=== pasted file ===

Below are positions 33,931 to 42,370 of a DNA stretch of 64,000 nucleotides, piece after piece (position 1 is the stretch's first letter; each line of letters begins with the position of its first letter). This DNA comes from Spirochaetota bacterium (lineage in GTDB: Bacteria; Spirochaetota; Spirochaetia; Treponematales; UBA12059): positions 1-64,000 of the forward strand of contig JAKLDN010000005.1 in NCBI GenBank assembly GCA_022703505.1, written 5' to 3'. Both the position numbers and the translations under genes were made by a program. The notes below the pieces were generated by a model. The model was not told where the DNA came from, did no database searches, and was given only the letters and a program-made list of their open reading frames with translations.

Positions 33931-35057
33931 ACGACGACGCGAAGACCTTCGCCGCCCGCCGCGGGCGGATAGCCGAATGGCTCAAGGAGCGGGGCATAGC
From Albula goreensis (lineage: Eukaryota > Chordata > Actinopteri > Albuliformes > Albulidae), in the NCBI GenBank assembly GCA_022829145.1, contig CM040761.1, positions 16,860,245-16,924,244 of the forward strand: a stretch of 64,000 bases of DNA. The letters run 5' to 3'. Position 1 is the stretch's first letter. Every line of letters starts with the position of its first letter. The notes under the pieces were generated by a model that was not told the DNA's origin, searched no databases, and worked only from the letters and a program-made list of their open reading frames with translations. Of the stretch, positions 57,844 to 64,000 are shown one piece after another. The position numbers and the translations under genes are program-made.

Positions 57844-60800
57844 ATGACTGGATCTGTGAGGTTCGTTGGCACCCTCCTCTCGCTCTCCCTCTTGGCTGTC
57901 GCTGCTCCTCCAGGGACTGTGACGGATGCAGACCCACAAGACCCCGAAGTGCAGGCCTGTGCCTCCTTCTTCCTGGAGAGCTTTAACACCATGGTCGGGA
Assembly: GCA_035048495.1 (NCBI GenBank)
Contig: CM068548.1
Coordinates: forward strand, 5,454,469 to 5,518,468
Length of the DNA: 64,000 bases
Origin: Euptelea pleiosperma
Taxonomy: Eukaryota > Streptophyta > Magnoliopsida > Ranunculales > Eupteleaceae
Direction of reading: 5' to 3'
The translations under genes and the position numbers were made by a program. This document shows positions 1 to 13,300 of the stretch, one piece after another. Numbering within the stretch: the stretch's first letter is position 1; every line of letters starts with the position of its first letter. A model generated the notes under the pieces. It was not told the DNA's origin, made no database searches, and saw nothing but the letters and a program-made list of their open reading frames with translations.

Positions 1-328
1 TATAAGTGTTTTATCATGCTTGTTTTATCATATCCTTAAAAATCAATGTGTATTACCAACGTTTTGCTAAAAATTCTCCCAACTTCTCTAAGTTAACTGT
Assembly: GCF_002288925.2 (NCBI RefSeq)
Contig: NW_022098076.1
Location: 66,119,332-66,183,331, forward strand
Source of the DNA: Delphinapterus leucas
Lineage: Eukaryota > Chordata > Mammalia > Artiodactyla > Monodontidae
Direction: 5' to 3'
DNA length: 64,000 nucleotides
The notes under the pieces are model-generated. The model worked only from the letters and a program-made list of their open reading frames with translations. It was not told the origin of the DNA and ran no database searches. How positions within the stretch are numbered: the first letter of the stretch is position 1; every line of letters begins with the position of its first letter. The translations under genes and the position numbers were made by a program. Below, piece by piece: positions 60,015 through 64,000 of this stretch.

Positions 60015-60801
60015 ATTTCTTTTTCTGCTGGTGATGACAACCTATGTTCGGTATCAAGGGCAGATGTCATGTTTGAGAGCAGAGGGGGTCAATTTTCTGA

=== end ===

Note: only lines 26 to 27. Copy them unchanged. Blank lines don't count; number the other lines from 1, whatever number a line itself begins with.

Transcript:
Positions 60015-60801
60015 ATTTCTTTTTCTGCTGGTGATGACAACCTATGTTCGGTATCAAGGGCAGATGTCATGTTTGAGAGCAGAGGGGGTCAATTTTCTGA